Posted on April 10, 2022

Here’s Why Mayor Wu and Other Mayors Say Undocumented Immigrants Should Be Able to Get Driver’s Licenses

Marta Hill,, April 5, 2022

Earlier this year the Massachusetts House of Representatives passed a bill that would allow undocumented immigrants to obtain a state driver’s license. The legislation, called the “Act relative to work and family mobility,” was well received in the House, and passed with a 120-36 vote, which Pablo Ruiz, the political director of union 32BJ, said gives advocates hope for the future of the bill.


The bill still needs to be passed by the state Senate before it reaches Gov. Charlie Baker’s desk, but if approved, it would allow individuals who do not have proof they are in the country legally to obtain a license. The legislation only affects standard Massachusetts licenses, not Real IDs, which would keep the state in compliance with national rules.

The Driving Families Forward coalition, which is committed to passing the act, hosted an online event Tuesday that featured several local mayors and city leaders.

Boston Mayor Michelle Wu spoke first and expressed her support for the legislation.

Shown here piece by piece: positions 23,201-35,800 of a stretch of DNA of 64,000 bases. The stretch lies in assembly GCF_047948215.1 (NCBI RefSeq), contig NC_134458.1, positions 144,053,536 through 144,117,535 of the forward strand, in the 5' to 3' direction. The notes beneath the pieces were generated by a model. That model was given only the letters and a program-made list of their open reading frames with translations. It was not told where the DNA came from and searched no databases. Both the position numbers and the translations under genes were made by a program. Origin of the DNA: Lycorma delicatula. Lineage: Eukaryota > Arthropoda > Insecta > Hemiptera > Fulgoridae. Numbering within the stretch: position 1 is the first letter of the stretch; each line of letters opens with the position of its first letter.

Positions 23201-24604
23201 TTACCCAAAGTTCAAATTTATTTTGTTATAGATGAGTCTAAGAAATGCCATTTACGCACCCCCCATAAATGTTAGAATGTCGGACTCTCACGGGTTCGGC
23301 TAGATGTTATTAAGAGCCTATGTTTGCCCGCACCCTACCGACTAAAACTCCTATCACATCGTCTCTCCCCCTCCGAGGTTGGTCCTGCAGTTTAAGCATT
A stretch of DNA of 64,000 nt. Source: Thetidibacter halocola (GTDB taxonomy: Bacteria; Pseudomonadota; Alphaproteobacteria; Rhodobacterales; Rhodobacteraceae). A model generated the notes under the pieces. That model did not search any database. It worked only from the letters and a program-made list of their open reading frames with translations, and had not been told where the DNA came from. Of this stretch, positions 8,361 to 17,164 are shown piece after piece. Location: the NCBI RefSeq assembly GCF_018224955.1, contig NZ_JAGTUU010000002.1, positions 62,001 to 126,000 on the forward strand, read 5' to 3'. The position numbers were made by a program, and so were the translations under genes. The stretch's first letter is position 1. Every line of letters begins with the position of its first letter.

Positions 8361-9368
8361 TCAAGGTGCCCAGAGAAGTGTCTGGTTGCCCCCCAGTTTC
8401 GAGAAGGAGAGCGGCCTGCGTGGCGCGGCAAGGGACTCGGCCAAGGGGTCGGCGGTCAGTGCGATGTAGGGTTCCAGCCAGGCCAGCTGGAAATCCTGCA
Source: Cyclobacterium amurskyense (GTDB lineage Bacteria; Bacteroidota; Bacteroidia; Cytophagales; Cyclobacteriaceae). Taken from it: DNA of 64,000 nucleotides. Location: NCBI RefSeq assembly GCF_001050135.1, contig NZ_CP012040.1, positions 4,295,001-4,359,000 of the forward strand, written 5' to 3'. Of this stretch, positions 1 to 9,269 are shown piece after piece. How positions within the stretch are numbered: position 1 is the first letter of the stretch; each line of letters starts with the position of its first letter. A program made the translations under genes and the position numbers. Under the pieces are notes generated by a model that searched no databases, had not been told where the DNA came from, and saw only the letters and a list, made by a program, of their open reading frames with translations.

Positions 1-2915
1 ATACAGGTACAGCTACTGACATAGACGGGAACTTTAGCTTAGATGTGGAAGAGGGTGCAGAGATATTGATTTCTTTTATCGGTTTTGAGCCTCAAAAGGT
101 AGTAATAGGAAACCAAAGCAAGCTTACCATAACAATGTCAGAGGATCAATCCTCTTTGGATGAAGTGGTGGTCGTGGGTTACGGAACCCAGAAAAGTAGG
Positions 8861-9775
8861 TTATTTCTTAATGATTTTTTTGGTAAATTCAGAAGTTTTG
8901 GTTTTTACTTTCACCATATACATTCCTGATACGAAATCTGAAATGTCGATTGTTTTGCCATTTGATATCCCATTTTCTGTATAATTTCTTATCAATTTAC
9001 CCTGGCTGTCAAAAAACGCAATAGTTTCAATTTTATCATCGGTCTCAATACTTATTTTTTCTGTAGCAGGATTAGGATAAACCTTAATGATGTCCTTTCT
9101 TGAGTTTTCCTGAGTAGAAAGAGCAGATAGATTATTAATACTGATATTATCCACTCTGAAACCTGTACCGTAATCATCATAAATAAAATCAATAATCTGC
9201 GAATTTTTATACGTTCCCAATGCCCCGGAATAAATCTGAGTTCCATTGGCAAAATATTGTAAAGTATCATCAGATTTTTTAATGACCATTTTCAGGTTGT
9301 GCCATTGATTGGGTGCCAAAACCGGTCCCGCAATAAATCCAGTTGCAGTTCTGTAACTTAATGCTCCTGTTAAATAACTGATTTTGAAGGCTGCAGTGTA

“I’m here in my official capacity as mayor of Boston to give voice to the many, many residents who need urgently to have the mechanisms for transportation, for safety, for economic mobility that this next step represents,” she said. “I’m also here wearing my own identity coming from an immigrant family where I know what it feels like to see the systems that are there, built with programming and services and funding, feel so far away because of the many barriers that stand in the way.”

Wu called Boston a city of immigrants, with 29% of the population coming from an immigrant background. Wu said this legislation could help alleviate issues with access to some resources.

“Supporting our immigrant communities is supporting our city,” she said. {snip}

If passed, Massachusetts would join 16 other states and the District of Columbia that already have similar laws — including Connecticut, Delaware, Maryland, and Vermont.


Immigrants eligible for driver’s licenses would not be registered to vote as a result of applying, and licenses wouldn’t be available until July 1, 2023.

Lynn Mayor Jared Nicholson highlighted the flags that hang in his office representing the over 40 languages spoken in public schools as a measure of the diversity in Lynn and the wide community this bill would benefit.


For Salem Mayor Kim Driscoll there are three main reasons to support this bill: moral considerations, economic effects, and public safety.


Public safety was a consideration for several of the leaders, including Chelsea City Manager Thomas G. Ambrosino.